Hardcore Techno

Hardcore Techno is essentially the Darker and Edgier version of Techno, although some people argue that it has evolved into a separate genre of its own. It's generally a genre with a fast tempo, very powerful basses, and a preference for atonal samples and beats. The genre was inspired by the sinister and slow New Beat that was made in Belgium by Praga Khan and others. Most of it comes from Western European countries like The Netherlands, Germany, Belgium, Italy and The UK; some comes from Japan. It had it's heyday in the mid to late nineties when the more commercial lighter and softer Happy Hardcore sound charted like crazy.

Like with all genres of electronic music, there's tons and tons of subgenres and artists (with numerous aliases).


  • Speedcore
    • Hardcore on steroids. 300 bpm is at the lower end, some songs top 1000 bpm. The bass drum can become so fast that it becomes a tone, and unless it's Japanese there are typically very few melodic or even musical elements. Example: Moby - 1000.
  • Gabber (Oldskool and Nuskool)
    • Fast tempos (150-200 bpm), distorted, pounding bass drum driven rhythm and use of the Roland Alpha Juno sound. During the nineties it used to be simple and straightforward, with the sole goal of making you go crazy; nowadays it is much more elaborate. When it has lyrics, they are usually nonsensical in old school gabber, whereas in nu-style they are often about drugs, fights, violence, police scuffles, often feature samples from American rap and hip-hop, and use many swearwords. Western techno fans simply call it "hardcore" — the "gabber" moniker is more common among fans of Japanese techno. Example: Bertocucci Feranzano - XTC Love (old school), DJ Paul Elstak - One day we kill em all (nu-style) NeLIME - Codename: Zero (nu-style but with old-style Indecipherable Lyrics)
  • Crossbreed
  • Frenchcore
  • Happy Hardcore
    • The Lighter and Softer form. Still fast, but the bass drum is less pounding, the music is notably more "happy" sounding (uses major keys a lot), occasional use of piano, and vocals frequently sound like they have been inhaling helium, with lyrics about subjects such as love, partying or the love of partying. Example: Blümchen - Boomerang.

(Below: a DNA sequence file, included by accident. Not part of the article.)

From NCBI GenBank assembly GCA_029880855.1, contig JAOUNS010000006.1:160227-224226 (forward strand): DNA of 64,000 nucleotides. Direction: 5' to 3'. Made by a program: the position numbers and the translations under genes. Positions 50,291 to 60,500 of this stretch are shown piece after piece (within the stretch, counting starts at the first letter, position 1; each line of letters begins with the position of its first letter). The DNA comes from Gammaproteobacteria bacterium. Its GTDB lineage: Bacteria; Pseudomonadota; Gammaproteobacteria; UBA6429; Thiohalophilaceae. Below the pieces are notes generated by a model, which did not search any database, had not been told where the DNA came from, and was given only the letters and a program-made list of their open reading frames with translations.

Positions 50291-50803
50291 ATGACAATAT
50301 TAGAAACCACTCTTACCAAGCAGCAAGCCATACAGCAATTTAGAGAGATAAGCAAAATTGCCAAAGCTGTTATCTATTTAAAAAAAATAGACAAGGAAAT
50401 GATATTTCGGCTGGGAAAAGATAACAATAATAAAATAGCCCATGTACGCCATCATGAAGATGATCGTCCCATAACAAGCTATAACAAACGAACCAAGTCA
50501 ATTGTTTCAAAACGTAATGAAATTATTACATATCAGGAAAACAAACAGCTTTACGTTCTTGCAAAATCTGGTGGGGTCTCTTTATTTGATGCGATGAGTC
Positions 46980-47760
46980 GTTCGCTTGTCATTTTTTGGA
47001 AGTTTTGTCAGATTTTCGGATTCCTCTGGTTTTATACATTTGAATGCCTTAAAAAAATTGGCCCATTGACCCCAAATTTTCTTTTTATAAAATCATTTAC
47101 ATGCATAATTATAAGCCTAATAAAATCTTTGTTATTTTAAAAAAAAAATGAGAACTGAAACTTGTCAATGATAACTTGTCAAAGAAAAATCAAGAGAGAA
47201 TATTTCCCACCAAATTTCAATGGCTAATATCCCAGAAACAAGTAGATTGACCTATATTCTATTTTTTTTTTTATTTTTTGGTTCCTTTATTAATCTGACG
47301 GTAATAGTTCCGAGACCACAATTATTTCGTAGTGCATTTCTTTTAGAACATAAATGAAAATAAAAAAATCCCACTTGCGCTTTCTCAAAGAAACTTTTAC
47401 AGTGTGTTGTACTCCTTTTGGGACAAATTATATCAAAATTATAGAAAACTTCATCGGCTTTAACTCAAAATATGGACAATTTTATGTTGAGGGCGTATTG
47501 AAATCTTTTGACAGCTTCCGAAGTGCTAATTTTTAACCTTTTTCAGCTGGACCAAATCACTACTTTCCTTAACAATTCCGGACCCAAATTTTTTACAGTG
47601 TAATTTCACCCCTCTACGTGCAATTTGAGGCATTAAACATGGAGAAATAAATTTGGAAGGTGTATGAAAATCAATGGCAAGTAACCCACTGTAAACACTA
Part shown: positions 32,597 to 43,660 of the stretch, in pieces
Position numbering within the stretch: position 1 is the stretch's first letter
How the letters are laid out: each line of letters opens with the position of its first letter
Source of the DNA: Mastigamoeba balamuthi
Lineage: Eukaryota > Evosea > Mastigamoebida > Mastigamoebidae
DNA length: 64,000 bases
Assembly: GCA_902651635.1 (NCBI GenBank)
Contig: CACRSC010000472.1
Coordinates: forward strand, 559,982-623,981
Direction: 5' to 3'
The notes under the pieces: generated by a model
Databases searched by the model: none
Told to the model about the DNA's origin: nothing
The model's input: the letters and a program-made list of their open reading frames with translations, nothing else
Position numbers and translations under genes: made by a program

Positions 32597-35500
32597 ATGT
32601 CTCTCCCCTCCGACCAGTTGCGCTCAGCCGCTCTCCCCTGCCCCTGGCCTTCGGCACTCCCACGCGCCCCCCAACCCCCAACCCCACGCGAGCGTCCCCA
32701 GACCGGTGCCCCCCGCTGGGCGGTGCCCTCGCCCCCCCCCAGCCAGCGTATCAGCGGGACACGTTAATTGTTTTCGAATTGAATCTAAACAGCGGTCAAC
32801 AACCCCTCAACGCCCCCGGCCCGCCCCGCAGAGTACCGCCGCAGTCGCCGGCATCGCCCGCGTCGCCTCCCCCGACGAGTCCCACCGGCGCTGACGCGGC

• Mákina
  • Freeform/UK Hardcore
    • Evolved from Happy Hardcore. A bit less childish, uses supersaw more, makes many remixes of pop songs. Nightcore is a derivative of this and happy hardcore.
  • Darkcore/Terrorcore
    • Darker and Edgier hardcore, basically. Faster (200+ bpm), more low pitched sounds, less melody.
  • Noisecore/Industrial Hardcore
    • Hardcore fused with noise music. Bass drum driven rhythm is still there, but there are few melodic elements, and harsh samples are frequent.
  • Digital Hardcore
    • Hardcore fused with Hardcore punk. Take Hardcore punk vocals and lyrics, and merge with Gabber instrumental elements.
  • Hardstyle
    • Like gabber, but slower, happier and more upbeat, with a cleaner and more "booming" sound. Usually begins with a rhythmic part, then a melodic part, then ends with another rhythmic part. Really loves the "hoover" sound; the lyrics are usually about drugs, sex and party. Showtek - Freak!
  • Breakcore
    • Hardcore that changes beat every 2-4 seconds, giving the sense of a jumbled yet coherent chaos. Usually takes rhythms from other genres, especially drum and bass. Example: BOB the Builder - Words
  • Schranz
    • Hardcore with a very great emphasis on rhythm, usually with a very powerful, fast and rolling beat with scratchy, heavily distorted loops and precise drum fills in between song movements. Melodies are brief and repetitive, often consisting of mininalistic stabs (akin to big room house) or short but fast synth runs. Primarily German. Example: this live session from Fernanda Martins.
  • J-core
    • Japanese hardcore techno, of any of the aforementioned genres, but usually with a greater emphasis on melody. Still a very much niche scene dominated by doujin circles who sell their stuff at Comiket, or indies composers who make music for rhythm games. Often features sound samples from anime. Also has influenced some foreign artists whose works can be perfectly classified as j-core despite not being Japanese, like Argentinian producer Shingo DJ. Examples: xi - Freedom Dive (happy hardcore) moro - ppppyyy (UK hardcore), RedOgre - Zelkova (speedcore), moro - A one of mathafucker (gabber), moro - akatsuki (hardstyle), siromaru + cranky - conflict (schranz), LeaF - Calamity Fortune (happy hardcore/makina)
  • Touhou j-core

Notable Artists